Condominium Associations vs Florida Law Condominium Associations vs Florida Law

Condominium Associations vs Florida Law – Who Wins?

Feb 17 2021

Condominium associations vs Florida law – who wins? The law always wins. However, the law allows condominium associations to decide how they want certain things done. In this article, we will be looking at what happens in cases where a condominium’s declaration says the association will not maintain limited common elements even though Florida law says it must. Then, we will see what happens when an association passes a rule banning a specific dog breed, like pit bulls, and one of the residents owned one before the association began enforcing the new rule.

Condominium Associations vs Florida Law – Maintenance and Repair of Limited Common Elements

The maintenance and repair of limited common elements is the responsibility of condominium associations under the Florida Condominium Statute. However, what happens if a declaration says the people responsible for the maintenance, repair, and replacement of the limited common elements in a condominium are those who are entitled to use them? Can a condominium association include a section in its declaration that directly contradicts the Florida Condominium Statue, or will the statue “win” no matter what?

Florida defines limited common elements in a condominium as common elements reserved for the use of certain units to the exclusion of the others. Section 718.113(1) of the Florida Statutes provides that maintenance and repair of the common elements in a condominium is the responsibility of the condominium association. However, that section also states that the declaration may provide that those entitled to use certain limited common elements shall maintain them or the association shall provide the maintenance either as a common expense or with the maintenance costs shared by those entitled to use the limited common elements in question. In other words, maintaining, repairing, and replacing limited common elements in a condominium is the responsibility of the association, unless the declaration states otherwise.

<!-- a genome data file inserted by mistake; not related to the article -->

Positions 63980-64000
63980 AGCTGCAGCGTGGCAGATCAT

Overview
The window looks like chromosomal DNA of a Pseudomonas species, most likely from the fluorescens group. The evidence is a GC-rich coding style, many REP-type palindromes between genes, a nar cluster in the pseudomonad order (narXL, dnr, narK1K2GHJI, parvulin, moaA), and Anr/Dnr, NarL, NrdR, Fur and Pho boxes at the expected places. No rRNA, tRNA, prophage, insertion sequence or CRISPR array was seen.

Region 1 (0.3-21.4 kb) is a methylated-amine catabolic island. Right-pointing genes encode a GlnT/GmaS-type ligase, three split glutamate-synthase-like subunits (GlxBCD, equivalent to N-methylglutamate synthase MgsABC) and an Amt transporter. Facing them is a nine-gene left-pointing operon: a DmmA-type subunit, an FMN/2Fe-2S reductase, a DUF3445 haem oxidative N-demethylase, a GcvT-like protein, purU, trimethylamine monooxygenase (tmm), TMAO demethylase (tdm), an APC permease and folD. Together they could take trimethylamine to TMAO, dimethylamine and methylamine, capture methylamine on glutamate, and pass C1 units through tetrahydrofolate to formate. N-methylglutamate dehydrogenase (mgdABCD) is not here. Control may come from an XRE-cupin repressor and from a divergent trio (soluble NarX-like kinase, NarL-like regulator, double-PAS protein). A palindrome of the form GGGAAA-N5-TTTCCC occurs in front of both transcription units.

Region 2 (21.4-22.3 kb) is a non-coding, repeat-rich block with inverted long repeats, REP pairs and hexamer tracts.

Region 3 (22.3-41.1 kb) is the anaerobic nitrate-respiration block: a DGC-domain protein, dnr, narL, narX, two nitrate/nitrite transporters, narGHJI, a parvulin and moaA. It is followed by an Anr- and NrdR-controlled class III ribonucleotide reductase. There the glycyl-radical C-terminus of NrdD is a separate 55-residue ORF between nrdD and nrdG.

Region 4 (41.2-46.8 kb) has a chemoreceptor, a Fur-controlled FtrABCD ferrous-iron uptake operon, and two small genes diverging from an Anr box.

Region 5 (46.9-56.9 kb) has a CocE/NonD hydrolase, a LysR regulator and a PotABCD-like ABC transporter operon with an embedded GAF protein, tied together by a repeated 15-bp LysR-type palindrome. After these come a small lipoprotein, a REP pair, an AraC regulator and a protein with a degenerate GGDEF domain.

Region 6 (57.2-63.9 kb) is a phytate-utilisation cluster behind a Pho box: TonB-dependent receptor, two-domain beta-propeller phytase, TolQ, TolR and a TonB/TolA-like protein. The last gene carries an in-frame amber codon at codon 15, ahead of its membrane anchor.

Condo Associations vs Florida Law – When a New Rule is Passed

Let us say a condominium association has recently passed a rule banning pit bulls and other dog breeds and one of the residents has had a pit bull since they moved in five years ago. The resident registered the dog with the association when they move in, obtaining their approval. Many other dogs in the condominium are on the new list of restrictions as well; however, the condominium association has never enforced rules against any dog breeds before. What happens if suddenly the association begins enforcing rules banning certain dog breeds? Would they be able to ask the resident with the pit bull to remove the dog from the condominium or would it be too late?

Since the association never took steps to enforce the rules prohibiting certain dog breeds before and they even approved the pit bull when its owner moved in, the association will not be able to force the owner to remove the dog. Even if the rule had already been passed when the pit bull owner moved in five years ago, the association cannot simply decide to begin enforcing the rule all of a sudden if they never did before.

This does not mean, however, that the resident can get another pit bull just because the association cannot force them to remove the first one. Now that the association is actively enforcing the rule banning pit bulls, they will be able to force the resident to remove the second dog, as long as they do not enforce the rule selectively.

To learn more, speak with experienced real estate professionals today – contact Marina Title by calling us at (305) 901-5628 or emailing us at

    Contact Us


      Contact Us


      Featured oN